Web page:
If that is the case, ideological conflict within a world context does not adopt the form of a conflict between one universalism and several particularisms, but ‘the scene of conflicts between ficticious universalities, antagonistic claims to universality, and conflicts within universality itself’. When ‘art’ is substituted by ‘representation’, this dynamics of universality doesn’t imply that the ‘representations’ expose ‘art’ as a mere product of a class and context (as a sociological analysis like Pierre Bourdieu’s points out); on the contrary, instead of reducing different modes of artistic production to their conditions of emergence, it opens up the door for them to stake their claims in their own, different ways.
However, if the elimination of the word ‘art’ clears the field of a set of problems, the word that David chose instead – ‘representations’ – as well the one that accompanies it – ‘Arab’ – introduces new ones.
The term ‘representation’ is obviously not circumscribed to a cultural realm. It traditionally relates to epistemological considerations of truth as adequation – or, at least, it implies questions about the fairness of the representation. Furthermore, when the objects of that representation are human beings, a political dimension comes into play. When ‘representation’ appears together with ‘Arab’, misrepresentation is an inevitable consideration. The West’s relation to the Arab world, currently and historically, combines ignorance with a ‘will to knowledge’ (in a Foucauldian sense, as a desire to acquire an immediate knowledge of social relations with a regulatory goal). This, according to Balibar, are the two main mechanisms of racism.12Following the lines of Samuel P. Huntington’s ‘clash of civilisations’, this is not a racism based on biological factors but a ‘differential racism’, one grounded on the irreducibility of cultural differences; it is ‘a racism that, at first sight, doesn’t postulate the superiority of certain groups or people in relation to others, but “just” the harmful consequences of erasing borders, the incompatibility of types of life and traditions.’ 13 While anti-Semitism is the classic example of differential racism, the notion can be applied to the current view of Islam as a religion and culture incompatible with European and Western values.
Contemporary Arab Representations, as David’s reference to ‘knowledge’ reveals, intends to act upon this context by addressing that ignorance and contributing to the production of something closer to a fair representation. But in a political context that representation cannot be done from the outside: the local cultural agents are to be responsible for their own image. The stress on self-representation is an essential part of May ’68, from Jean-Paul Sartre (‘We want the actors of an event to be those whom we consult, we want them to be the ones to speak’) to Michel Foucault (with his ‘chronicle of workers’ memory’ or the ‘life of infamous men’) and Libération(‘Information comes from the people and returns to the people’). 14 It is also the impulse around which, more than a century earlier, workers’ movements originated, as Jacques Rancière argues in The Nights of Labour (1981). The representation imposed by the dominant gaze, coming from the outside, ‘doesn’t only justify the power of the dominant class, it constitutes the dominated class as such.’ 15The working class is produced by a decision of the masters, and kept in its place by a perspective that, ‘in the materiality of its work, the vulgarity of its pleasures, the emptiness of its thought and its condemned flesh, sees the marks of its belonging to an inferior race’. In order to change their situation, a modification of the material conditions is not enough; it is also necessary to create conflicting representations. To some extent, the latter comes first.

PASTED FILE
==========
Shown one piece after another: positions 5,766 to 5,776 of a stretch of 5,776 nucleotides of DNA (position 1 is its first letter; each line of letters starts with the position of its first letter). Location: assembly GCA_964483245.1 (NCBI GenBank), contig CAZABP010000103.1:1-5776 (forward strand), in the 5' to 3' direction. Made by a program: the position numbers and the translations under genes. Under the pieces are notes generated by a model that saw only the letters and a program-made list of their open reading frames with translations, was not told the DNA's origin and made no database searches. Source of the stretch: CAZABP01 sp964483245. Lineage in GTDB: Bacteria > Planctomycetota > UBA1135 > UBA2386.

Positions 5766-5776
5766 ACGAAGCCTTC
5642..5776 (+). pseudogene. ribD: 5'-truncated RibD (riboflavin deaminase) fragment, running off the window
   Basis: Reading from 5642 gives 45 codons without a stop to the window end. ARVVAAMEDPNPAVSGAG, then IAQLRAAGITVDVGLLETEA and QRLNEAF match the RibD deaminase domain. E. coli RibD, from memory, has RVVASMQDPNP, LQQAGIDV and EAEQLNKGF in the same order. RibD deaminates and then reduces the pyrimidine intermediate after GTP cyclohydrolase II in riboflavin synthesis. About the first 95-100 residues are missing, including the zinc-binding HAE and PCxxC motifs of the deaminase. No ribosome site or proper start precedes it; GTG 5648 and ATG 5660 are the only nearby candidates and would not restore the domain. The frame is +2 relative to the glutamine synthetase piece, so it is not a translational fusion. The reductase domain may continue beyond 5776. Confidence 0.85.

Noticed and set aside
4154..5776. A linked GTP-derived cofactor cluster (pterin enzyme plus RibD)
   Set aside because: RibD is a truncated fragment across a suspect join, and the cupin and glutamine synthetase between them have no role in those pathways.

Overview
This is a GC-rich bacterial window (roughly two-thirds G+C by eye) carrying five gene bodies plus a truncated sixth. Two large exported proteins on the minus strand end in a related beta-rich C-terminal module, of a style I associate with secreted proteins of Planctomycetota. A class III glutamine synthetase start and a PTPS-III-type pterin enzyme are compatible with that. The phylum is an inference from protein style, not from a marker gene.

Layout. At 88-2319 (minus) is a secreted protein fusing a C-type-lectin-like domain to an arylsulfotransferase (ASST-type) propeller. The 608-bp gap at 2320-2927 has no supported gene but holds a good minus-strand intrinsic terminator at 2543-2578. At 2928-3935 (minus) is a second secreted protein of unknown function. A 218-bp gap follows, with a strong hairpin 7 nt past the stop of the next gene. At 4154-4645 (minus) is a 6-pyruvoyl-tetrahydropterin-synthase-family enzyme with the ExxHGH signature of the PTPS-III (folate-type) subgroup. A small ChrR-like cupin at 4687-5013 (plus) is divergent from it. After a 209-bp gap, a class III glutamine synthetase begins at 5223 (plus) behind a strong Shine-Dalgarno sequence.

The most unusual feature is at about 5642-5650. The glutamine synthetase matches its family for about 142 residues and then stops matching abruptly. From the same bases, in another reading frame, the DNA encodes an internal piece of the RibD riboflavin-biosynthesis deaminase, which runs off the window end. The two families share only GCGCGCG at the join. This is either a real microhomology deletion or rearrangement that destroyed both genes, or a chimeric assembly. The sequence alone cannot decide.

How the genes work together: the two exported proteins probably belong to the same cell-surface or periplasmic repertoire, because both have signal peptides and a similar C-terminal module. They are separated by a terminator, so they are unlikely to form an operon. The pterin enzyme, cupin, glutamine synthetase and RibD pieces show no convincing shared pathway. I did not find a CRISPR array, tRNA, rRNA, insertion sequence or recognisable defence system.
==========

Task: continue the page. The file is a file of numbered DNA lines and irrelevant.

The articulation of self-expression, within Contemporary Arab Representations, is done in three levels: individual (the invited authors), regional/national (through the focus on a geographical area) and cultural (through the generic title ‘Arab’). In an Arab context, the relationship between the last two presents specific problems. The essence of a nation, as Ernest Renan said, ‘is that all the individuals have lots of things in common, and also that all of them have forgotten many things’.16 But, more deeply, the Arab Awakening, the term used by Arab intellectuals to describe the process of ‘modernisation’ at the end of the 19th century, was not the result of a spontaneous awareness, but of the challenge that the West represented in social, political, economic and psychological terms.
This implies that nations are, as reads the title of Benedict Anderson’s 1983 book, ‘imagined communities’ in which individual existence is ingrained in a collective narrative, under a common name and with the background of traditions lived as the trace of an immemorial past. In the case of the Arab countries, the history of these narratives, as well as the institutions that effect them and the physical territories where they are established, has too often been conditioned by the West. To begin with, ‘every political boundary in the Arab world has been directly or indirectly drawn by western interests’.17 But, more deeply, the Arab awakening, the termed by Arab intellectuals to describe the process of ‘modernisation’ at the end of the 19th century, was not the result of a spontaneous awareness, but of the challenge that West represented in social, political, economic and psychological terms.18